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Tellurium Tetrachloride, TeCl4

When chlorine is passed continually over carefully heated tellurium, the final product is a yellow liquid of Tellurium Tetrachloride, TeCl4, which solidifies to a crystalline mass on cooling. It can be purified by distillation. The chlorine can be replaced by sulphur monochloride, or even by sulphuryl chloride or thionyl chloride:

Te + 2Cl2 = TeCl4;
Te + 2S2Cl2 = TeCl4 + 4S;
Te + 2SO2Cl2 = TeCl4 + 2SO2;
Te + 2SOCl2 = TeCl4 + SO2 + S.

Tellurium dioxide is also converted into the tetrachloride by the action of sulphur monochloride or even hydrogen chloride.

Tellurium tetrachloride is a colourless, crystalline solid; it melts at 225° C. to a yellow liquid, the colour of which deepens as the boiling- point, 390° C., is approached. The vapour is yellow and at 440° C. has a density agreeing closely with the formula TeCl4, although above 500° C. appreciable dissociation occurs, probably into the dichloride and chlorine. Unlike tellurium dichloride, the vapour of which shows marked absorption bands, the vapour of the tetrachloride gives no definite absorption spectrum.

The molten tetrachloride resembles the dichloride in readily conducting the electric current, tellurium in both cases being liberated at the cathode.

Although stable in dry air, the tetrachloride is gradually decomposed by moisture; it deliquesces, giving an oxychloride. This "oxychloride" is probably only a mixture of tetrachloride and dioxide. With a larger quantity of water the tetrachloride dissolves, giving rise finally to tellurium dioxide. It is soluble without decomposition in aqueous hydrochloric acid (from which an unstable compound HCl.TeCl4.5H2O crystallises at -30° C.), also in carbon disulphide and sulphur monochloride.

Ammonia attacks the tetrachloride differently at various temperatures. At 200° to 250° C. reduction is effected according to the equation:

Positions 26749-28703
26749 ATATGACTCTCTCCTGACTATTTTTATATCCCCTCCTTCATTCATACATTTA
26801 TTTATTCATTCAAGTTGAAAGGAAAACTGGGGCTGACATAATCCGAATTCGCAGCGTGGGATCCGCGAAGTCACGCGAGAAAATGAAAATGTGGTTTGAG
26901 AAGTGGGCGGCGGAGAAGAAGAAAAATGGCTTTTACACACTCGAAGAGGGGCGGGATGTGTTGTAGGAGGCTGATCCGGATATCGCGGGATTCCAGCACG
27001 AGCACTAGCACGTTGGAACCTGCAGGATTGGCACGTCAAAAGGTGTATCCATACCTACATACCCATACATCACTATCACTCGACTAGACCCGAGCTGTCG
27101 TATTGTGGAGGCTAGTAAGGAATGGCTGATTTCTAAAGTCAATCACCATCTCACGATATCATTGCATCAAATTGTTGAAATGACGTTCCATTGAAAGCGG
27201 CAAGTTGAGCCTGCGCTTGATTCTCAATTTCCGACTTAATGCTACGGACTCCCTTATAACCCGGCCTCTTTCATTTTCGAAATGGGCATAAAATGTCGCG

3TeCl4 + l6NH3 = 3Te + 12NH4Cl + 2N2.

At 0° C. ammonia is absorbed, with formation of additive compounds; TeCl4.6NH3, TeCl4.4NH3 and TeCl4.3NH3 have been described. These compounds easily liberate ammonia on gently warming, and at higher temperatures form the lower chloride and ammonium chloride. Liquid ammonia (anhydrous) at still lower temperatures, e.g. -15° C., converts tellurium tetrachloride into the yellow, amorphous, explosive tellurium nitride and ammonium chloride.

With sulphur trioxide, tellurium tetrachloride yields a crystalline compound having the composition TeCl4.2SO3. With the chlorides of the alkali metals (including ammonium) and the organic amines, yellow tellurichlorides of the general formula X2TeCl2 are produced, corresponding with the unknown acid H2TeCl2. These are decomposed by water with formation of tellurous acid, but can generally be recrystallised from aqueous hydrochloric acid without decomposition.

When fused in a sealed tube with silver chloride the liquid separates into two layers, the lower consisting of almost pure silver chloride, whilst the upper contains AgClTeCl4 eutectic with excess of AgCl. The eutectic melts at 210° C. and contains about 9 molecules per cent, of silver chloride. Metallic silver reacts with tellurium tetrachloride to form silver telluride and chloride, excess of the tetrachloride having no further action on silver telluride; thus in its halogen compounds tellurium behaves like a " noble " metal.

Additive compounds can be produced with aluminium chloride, phosphorus pentachloride and ethyl ether, the products being TeCl4.2AlCl3, TeCl4.PCl5 and TeCl4.(C2H5)2O, respectively.

Tellurium oxychloride is probably non-existent as a definite substance, the compound which has been described probably having been a mixture of chloride and oxide.

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